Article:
Hey Dutchies, what’s up with the three kisses?

Ah, who doesn’t like kissing? It’s romantic, it’s intimate, it’s passionate, it’s… awkward?!

Yes, it can be weird, especially when you’re introduced to someone you don’t know and they come towards you at full force. It’s too late to stretch out your hand as their upper body already awkwardly touches yours and yes, they plant their lips on your cheek, and then on the other one and then on the first one again. THREE KISSES! HELP!

Where does this custom of cheek kissing come from?

As uncomfortable and distressing as this situation seems, it can be worse than this. I can’t even count the times I panicked and moved my face to one side just to get someone’s lips on the corners of my mouth. 🤢

Is it so hard to shake hands? What are the roots of this Dutch habit of three kisses on the cheek to greet and say goodbye to people?

READ MORE | Dutch Quirk #22: Give everyone three kisses to say hello

If you think those cheeky air kisses trickled down from the Royals, you are wrong. They only hand out two kisses, as do the chic Parisians or other upper-class members in Belgium or France, for example.

Apparently, this affectionate custom hasn’t even been around for that long. It is said to come from the Belgian and French countryside and arrived in the North of the Netherlands in the 1980s.

Before that, only one kiss on the cheek or a firm handshake was the norm in terms of greeting etiquette.

Three Kisses: Follow the rules to avoid disaster

But is this three-kiss policy a way to show genuine affection or just a mechanical sequence of head movements that everyone follows because that’s the way it is?

While it isn’t clear, you might as well embrace it and transform this interpersonal awkwardness into a genuine gesture coming from the heart.

However, before you throw yourself into this cheeky world of (air) kisses, take the social kissing rules into consideration to avoid bad coordination ending up in an accidental kiss on the mouth or neck, or the painful smacking of cheekbones.

If you follow this set of rules, nothing will go wrong (hopefully) when performing your cheek-kissing act:

  • In general, you kiss thrice when greeting friends and family (also when saying goodbye)
  • You start on the right side, then move to the left cheek and finish with a kiss on the right cheek again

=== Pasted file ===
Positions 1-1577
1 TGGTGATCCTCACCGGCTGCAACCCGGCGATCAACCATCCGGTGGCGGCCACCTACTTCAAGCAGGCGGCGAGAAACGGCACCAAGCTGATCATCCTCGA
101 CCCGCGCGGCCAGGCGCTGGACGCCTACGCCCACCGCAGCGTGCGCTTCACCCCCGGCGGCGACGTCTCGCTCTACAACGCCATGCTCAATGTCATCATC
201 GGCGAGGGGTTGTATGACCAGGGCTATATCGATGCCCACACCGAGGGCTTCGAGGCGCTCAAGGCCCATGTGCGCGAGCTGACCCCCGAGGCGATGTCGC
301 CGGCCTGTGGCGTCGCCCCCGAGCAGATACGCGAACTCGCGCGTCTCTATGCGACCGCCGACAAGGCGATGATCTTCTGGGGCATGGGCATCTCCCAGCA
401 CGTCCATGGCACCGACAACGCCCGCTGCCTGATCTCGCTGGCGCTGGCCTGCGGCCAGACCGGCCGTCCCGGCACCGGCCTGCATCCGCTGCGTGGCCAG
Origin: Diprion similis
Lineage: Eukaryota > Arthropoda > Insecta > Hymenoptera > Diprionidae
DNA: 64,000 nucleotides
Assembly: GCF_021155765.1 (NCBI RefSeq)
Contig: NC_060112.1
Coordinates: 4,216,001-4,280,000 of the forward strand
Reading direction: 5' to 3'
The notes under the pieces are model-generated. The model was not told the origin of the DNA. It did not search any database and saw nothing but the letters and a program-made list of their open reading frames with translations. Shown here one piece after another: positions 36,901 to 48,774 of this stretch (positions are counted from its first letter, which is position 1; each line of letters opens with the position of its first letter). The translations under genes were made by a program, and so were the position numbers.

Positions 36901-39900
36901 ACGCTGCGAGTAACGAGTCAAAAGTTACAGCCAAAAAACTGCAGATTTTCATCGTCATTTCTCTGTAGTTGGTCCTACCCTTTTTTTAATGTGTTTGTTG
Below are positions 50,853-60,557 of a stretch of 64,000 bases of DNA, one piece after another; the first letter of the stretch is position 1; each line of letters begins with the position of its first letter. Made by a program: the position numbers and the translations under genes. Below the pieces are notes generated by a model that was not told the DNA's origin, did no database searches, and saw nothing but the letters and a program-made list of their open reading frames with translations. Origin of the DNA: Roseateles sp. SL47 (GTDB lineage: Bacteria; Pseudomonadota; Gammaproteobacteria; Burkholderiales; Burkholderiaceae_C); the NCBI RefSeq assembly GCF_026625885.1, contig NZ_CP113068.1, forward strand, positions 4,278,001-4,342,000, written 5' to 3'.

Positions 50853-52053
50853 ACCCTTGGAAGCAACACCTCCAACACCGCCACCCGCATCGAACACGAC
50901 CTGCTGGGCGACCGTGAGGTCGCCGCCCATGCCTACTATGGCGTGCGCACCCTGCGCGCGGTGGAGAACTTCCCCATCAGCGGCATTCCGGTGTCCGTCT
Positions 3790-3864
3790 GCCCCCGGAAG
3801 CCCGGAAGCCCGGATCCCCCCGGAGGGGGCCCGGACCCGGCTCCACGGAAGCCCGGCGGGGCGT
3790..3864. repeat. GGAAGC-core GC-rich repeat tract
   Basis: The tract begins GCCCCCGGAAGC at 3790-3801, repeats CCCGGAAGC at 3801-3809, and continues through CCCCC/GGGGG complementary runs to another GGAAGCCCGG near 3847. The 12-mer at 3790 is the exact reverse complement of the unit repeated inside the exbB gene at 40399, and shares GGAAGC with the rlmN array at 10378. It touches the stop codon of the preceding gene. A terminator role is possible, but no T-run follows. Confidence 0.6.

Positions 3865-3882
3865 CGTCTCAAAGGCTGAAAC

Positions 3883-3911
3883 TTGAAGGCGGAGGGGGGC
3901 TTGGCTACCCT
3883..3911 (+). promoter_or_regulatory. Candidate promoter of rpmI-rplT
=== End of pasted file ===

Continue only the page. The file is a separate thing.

• Women kiss both women and men while men greet other men with a handshake
  • Go for air kisses instead of fully planting your wet lips on your greetee’s cheek 👄

What if, even after studying these rules meticulously, you end up in a precarious kissing situation?

I’d say just laugh it off and hug it out. After all, the ice is definitely broken and you can skip all initial formalities before starting a conversation.

Where do you stand when it comes to this Dutch custom of three kisses? Tell us in the comments below!

Editor’s Note: This article was originally published on 15 December 2016 but was updated for your reading pleasure in June 2022.

Feature Image:Depositphotos
Alexandra Huetter
Alexandra Huetter
Alexandra Huetter is a native Austrian with a passion for traveling. Having worked in tourism, marketing and sales she finally decided to exchange her 9-to-5 job for the unpredictable yet rewarding world of freelancing. She has been working as a freelance copywriter in Amsterdam since 2011.

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10 COMMENTS

  1. I don’t think thats a gay thing:-) it beginning to look like the new norm to give a mankiss (only 1) or the brohug. Your not getting away any more with a handshaken. .

  2. It seems like Dutchies really kiss someone else cheek, right? Here in Brazil it’s kinda a habit too, two or three kisses depending on the region of the country but it’s not a kiss exactly it’s more like the sound of a kiss or just getting someone’s cheek close to each other (do you understand what I’m trying to say? :P). Interesting o/

  3. OK so I had this kissy thing happen unexpectedly on my first trip to NL and it was awkward and embarrassing. In fact we banged our heads together. I tried to avoid it ever since, not because I don’t like it, but because of not knowing just what was expected or what to expect. Somebody please post is it left first or right first? Links, rechts, of wat? And who do you do this with?

    • You turn your head to the left first, which is your right cheek. So both the article and the commenter are correct. They were just framing it two different ways (the way your head turns vs which cheeks are touching).

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